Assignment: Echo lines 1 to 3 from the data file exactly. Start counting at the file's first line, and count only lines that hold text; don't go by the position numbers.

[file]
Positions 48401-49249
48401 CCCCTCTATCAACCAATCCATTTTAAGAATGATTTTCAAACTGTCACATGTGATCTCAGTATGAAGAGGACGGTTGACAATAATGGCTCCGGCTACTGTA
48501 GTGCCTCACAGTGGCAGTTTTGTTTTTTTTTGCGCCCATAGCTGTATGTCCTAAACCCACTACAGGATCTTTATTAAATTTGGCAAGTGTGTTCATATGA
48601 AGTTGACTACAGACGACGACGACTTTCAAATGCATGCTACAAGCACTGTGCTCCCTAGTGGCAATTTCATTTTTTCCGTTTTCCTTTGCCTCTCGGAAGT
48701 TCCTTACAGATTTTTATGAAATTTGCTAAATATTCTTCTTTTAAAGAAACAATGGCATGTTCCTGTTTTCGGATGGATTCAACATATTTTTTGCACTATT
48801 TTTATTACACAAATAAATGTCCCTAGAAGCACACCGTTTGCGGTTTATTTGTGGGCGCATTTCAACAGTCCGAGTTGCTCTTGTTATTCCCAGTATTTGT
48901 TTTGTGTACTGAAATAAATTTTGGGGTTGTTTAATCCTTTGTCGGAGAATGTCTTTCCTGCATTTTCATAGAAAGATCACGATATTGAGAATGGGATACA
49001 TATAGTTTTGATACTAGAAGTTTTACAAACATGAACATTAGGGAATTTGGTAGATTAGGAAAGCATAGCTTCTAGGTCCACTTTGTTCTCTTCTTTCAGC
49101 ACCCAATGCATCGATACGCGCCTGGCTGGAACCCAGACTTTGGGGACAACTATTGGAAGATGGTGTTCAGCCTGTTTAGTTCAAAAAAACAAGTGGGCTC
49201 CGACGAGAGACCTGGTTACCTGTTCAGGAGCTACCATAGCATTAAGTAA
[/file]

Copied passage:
Positions 48401-49249
48401 CCCCTCTATCAACCAATCCATTTTAAGAATGATTTTCAAACTGTCACATGTGATCTCAGTATGAAGAGGACGGTTGACAATAATGGCTCCGGCTACTGTA
48501 GTGCCTCACAGTGGCAGTTTTGTTTTTTTTTGCGCCCATAGCTGTATGTCCTAAACCCACTACAGGATCTTTATTAAATTTGGCAAGTGTGTTCATATGA